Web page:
The Israeli raid on a Palestinian prison in Jericho that left three Palestinians dead and the ensuing unrest across the West Bank and Gaza Strip brings a dangerous new tension to the Palestinian-Israeli conflict.
About 200 prisoners and guards were seized by Israeli forces
The BBC News website's Martin Asser explains some of the major issues.
Why did Israeli troops raid the Jericho jail?
The prison compound in Jericho held six high-profile inmates, five of whom are accused by Israel of assassinating an extreme right-wing Israeli minister in 2001.
They were held by the Palestinian Authority under the supervision of a small number of British and American monitors.
The monitoring arrangement dates back to a deal brokered by the UK and US which ended an Israeli siege of Yasser Arafat's Ramallah compound in 2002.
A letter dated 8 March 2006 from British and American diplomats in Jerusalem warned the Palestinian Authority that the monitors were about to be withdrawn unless certain security conditions in the jail were improved.
They cited non-compliance with the Ramallah agreement over "monitoring arrangements regarding visitors, cell searches, telephones access and correspondence".
On 14 March the monitors made good their threat to withdraw. Israeli troops immediately entered Palestinian-run Jericho and attacked the jail, forcing the surrender of everyone inside.
Who were the main targets of the Israeli raid?
The most senior prisoner is Ahmed Saadat, political leader of the Popular Front for the Liberation of Palestine since the assassination by Israel of his predecessor Abu Ali Mustafa a year after the outbreak of the intifada.
Israel accuses Mr Saadat of planning the revenge killing of hardline Israeli Tourism Minister Rehavam Zeevi. The Palestinian judiciary has cleared him of involvement, but he was kept in custody because of threats from Israel to assassinate him if he was released.
Four others were PFLP members who were convicted by a Palestinian military "field court" of the Zeevi killing: Hamdi Qaraeen who shot the fatal bullet, and Basel al-Asmar, the look-out, who were jailed for 18 and 12 years respectively.
Their getaway driver Majdi Rimawi was sentenced to eight years.
Iyad Gholmi - said to be the head of the PFLP's armed wing - was sentenced to one year in jail for his knowledge of the plot.
Fuad Shobaki - formerly a brigadier-general in the Palestinian armed forces and close aide to Yasser Arafat - was detained for alleged involvement with a shipment of smuggled weapons seized by Israel in January 2002.
Was there 'collusion' between Britain and the US and the Israelis?
The speed with which Israeli forces moved in after the monitors left has led many to believe the US and UK did a secret deal - or may even have been given an Israeli ultimatum to leave.
Palestinian Authority officials slammed the US and UK for violating their agreement, colluding with Israel and failing to protect the prisoners.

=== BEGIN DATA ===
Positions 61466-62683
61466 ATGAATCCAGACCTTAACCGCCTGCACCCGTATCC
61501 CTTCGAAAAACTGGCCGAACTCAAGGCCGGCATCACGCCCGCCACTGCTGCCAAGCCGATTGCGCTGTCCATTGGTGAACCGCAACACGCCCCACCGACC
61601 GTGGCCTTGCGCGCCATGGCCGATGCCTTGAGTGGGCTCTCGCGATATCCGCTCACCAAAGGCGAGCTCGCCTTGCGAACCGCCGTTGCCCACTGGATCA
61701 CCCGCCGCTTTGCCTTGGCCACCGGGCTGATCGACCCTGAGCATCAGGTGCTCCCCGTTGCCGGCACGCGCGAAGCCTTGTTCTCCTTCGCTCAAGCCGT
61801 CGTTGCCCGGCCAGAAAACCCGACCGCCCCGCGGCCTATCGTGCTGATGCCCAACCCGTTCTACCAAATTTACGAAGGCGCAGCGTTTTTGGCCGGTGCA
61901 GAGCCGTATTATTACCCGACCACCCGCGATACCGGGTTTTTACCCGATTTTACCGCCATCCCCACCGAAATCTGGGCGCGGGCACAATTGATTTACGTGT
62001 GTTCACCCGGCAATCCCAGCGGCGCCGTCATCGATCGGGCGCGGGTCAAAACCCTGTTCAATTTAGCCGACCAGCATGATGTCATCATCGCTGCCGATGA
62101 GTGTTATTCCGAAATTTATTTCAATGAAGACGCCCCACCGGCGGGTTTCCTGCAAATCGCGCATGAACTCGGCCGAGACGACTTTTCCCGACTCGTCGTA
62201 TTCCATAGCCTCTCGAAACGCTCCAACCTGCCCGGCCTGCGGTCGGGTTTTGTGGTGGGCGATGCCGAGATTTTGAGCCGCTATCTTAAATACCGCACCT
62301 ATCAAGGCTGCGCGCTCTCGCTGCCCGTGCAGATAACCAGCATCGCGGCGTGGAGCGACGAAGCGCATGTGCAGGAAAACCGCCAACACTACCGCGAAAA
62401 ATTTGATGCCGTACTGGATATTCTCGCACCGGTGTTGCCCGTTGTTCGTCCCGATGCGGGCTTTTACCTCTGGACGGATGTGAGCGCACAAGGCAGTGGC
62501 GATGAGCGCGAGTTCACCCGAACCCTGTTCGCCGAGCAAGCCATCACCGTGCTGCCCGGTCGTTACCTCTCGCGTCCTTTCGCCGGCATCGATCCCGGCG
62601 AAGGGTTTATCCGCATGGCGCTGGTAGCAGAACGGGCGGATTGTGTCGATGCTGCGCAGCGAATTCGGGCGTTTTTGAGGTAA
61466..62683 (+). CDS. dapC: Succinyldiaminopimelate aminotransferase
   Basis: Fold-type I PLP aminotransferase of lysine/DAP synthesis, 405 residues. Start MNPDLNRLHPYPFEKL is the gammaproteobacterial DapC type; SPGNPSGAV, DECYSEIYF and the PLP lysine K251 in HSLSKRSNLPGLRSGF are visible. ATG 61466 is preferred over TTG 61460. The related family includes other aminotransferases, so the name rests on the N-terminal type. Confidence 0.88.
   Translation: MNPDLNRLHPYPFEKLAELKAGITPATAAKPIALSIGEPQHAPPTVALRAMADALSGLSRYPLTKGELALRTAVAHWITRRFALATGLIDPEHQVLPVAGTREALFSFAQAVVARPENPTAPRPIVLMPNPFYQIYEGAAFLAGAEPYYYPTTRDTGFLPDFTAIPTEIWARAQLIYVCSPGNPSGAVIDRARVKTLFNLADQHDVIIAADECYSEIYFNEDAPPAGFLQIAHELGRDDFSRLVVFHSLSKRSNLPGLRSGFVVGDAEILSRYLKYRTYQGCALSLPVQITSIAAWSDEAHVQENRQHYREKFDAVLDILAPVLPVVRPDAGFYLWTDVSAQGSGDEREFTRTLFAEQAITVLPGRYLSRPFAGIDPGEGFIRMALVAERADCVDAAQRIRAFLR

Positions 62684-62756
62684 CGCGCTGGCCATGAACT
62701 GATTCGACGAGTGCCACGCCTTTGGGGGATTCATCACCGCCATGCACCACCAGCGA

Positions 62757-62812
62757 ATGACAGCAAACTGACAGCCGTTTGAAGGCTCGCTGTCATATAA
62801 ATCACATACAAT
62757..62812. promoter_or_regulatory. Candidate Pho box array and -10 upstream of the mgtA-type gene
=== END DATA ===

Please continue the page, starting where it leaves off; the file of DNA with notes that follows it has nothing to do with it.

"I'm giving the facts. They [the monitors] left at 0920 and the Israelis came in at 0930. How can we explain that?" said Palestinian Authority President Mahmoud Abbas on a visit to the jail.
The US and UK deny any conspiracy and the Israeli army says its troops were forced to act quickly, because the withdrawal of foreign monitors spelt the end of the Ramallah deal.
Hostages were taken and Western-owned property was attacked
It could be that the monitors feared being caught in the coming weeks between Israel and a government led by Palestinian militant group Hamas - which said it would free the prisoners.
The UK and US letters did say "the pending handover of government power to [Hamas] call into question the political sustainability of the monitoring mission".
What are the implications of the anti-Western backlash?
Foreigners mostly live harmoniously among the Palestinian population in the West Bank and Gaza Strip.
Many of them feel sympathy for the Palestinian cause and experience the daily hardships of the Israeli occupation along with the general population.
However, the perception that Britain and the US had colluded with Israel to pull out their monitors and precipitate the raid has caused a wave of anger that spilled over into revenge attacks against property and several short-lived kidnappings of foreigners.
This is a serious new development, because in most previous abductions - which have always ended quickly and peacefully - the hostages have been used as bargaining chips for unrelated internal issues.
As Tuesday's developments show, the Palestinian Authority is hopelessly ill-equipped to defend either its territory from the Israel army or its civilians from gun law imposed by militant groups.
Many of the foreigners therefore left the Palestinian territories, in convoys guarded by Palestinian police.
What is the likely political fallout from the raid?
Israel says it is determined to put the PFLP five on trial, although there are questions over whether this will be legally possible.
The raid comes two weeks before Israeli elections, and some critics have seen it as an effort to boost the campaign of acting Prime Minister Ehud Olmert, to make him seem a decisive military leader.
Foreign donors may cut aid to the Palestinians if the anti-Western unrest does not subside.
Mr Abbas had to abandon a key speech to the European parliament in which he would have made the case for continued funding.
The Palestinian leader - already damaged by the sweeping victory of Hamas in January elections - is left looking even more weak and isolated than before.
The PFLP and other Palestinian militant groups have warned Israel not to harm the prisoners and vowed to avenge the raid.